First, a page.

Tata Steel faces industrial action ballot in pension row

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London | Updated: April 13, 2015 9:21:49 PM

Tata Steel's proposal to close the British Steel pension scheme has trade unions up in arms, which today announced industrial action ballot against the company's decision...

Tata steel, Tata steel United Kingdom, Tata British Steel pension scheme, trade unions, trade unions United Kingdom, Trade Unions protest, Trade Union protest United Kingdom, Company News, International NewsTata Steel?s proposal to close the British Steel pension scheme has trade unions up in arms, which today announced industrial action ballot against the company?s decision. (Reuters)

Tata Steel’s proposal to close the British Steel pension scheme has trade unions up in arms, which today announced industrial action ballot against the company’s decision.

An industrial action ballot or vote is sought by unions to know the majority view of its members about participating in the action – strike, lock-out and action short of a strike.

A decision is then taken on the basis of the results of the ballot.

“Steel unions GMB, Community, Unite, and Ucatt have announced that Wednesday, May 6, is the date they intend to open an industrial action ballot over Tata Steel’s proposal to close the British Steel pension scheme (BSPS),” a joint statement by the unions said.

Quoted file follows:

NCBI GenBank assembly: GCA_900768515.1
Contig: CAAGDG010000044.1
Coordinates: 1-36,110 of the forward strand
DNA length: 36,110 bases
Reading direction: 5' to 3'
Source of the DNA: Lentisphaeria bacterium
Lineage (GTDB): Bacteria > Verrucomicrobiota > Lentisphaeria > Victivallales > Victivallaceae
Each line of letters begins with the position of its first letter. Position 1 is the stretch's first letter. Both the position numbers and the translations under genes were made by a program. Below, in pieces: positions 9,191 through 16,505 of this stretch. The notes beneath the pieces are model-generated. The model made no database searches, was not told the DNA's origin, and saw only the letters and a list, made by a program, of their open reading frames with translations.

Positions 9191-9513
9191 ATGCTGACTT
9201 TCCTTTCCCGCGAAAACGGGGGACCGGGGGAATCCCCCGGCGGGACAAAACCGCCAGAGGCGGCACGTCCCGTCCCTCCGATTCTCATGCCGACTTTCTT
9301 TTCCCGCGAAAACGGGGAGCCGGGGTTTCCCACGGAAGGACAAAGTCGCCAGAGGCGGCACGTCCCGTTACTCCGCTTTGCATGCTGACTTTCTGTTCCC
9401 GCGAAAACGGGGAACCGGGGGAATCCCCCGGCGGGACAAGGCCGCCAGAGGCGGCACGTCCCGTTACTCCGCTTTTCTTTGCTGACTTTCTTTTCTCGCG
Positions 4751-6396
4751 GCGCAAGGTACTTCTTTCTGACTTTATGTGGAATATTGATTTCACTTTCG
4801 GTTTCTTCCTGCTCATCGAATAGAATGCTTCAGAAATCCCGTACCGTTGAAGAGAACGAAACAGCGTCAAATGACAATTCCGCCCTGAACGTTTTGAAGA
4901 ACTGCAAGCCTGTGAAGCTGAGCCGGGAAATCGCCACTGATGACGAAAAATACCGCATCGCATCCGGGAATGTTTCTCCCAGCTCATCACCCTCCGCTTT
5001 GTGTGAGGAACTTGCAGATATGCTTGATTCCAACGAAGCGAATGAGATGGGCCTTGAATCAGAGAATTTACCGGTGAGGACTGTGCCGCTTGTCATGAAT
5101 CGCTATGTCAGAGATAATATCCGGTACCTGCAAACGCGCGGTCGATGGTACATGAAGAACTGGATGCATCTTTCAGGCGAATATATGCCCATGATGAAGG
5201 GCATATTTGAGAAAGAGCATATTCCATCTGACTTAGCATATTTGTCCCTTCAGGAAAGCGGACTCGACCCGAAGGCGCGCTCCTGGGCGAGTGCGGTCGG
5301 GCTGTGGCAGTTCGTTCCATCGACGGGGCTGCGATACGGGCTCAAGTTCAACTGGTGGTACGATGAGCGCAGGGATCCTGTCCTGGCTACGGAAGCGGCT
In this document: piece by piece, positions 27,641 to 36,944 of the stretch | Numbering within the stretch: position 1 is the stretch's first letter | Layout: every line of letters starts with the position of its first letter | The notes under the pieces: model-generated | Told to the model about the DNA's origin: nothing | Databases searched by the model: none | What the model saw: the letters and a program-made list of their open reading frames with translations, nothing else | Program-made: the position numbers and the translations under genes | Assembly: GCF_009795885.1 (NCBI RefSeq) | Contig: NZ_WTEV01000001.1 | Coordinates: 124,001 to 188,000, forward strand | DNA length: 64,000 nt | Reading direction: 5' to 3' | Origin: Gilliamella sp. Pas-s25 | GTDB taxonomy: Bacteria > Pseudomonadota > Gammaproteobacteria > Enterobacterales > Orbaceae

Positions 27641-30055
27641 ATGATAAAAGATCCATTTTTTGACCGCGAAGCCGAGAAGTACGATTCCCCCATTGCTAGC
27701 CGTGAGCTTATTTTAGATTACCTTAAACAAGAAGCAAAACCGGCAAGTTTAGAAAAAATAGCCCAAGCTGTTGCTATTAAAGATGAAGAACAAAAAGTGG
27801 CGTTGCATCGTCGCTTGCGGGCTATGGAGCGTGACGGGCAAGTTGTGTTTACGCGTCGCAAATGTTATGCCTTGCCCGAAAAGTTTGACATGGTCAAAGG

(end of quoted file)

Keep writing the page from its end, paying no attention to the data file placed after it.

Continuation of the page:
The statement said the ballot will start from May 6 and is expected to end on May 29.

“All the unions are working together to defend our members’ pensions. There can be no doubt about the strength of feeling among employees in opposition to Tata Steel Europe’s unnecessary and unjustified decision to close the British Steel pension scheme,” Unite’s National Officer – Steel, Harish Patel said.

The company plans to keep in abeyance the existing pension scheme, which is likely to hit 17,500 existing workers and over 90,000 pensioners.

There have been reports that the suspension will help Tata save 1 billion pounds.

Negotiations between the trade unions and the company that started in November last year, broke off without any agreement.

The unions further said, “We are continuing to take legal advice and make preparations to ensure that the ballot meets all legal requirements and cannot be challenged by Tata.”

The company has proposed to replace the existing British Steel pension scheme with a ‘money purchase’ pension scheme, in which employees, the government and the employer will make definite contributions.

However, the unions did not accept it on the ground that “it would bring more burden on the employees”.

Tata Steel has invested 1.2 billion pound in its UK operations since acquiring Corus in 2007.

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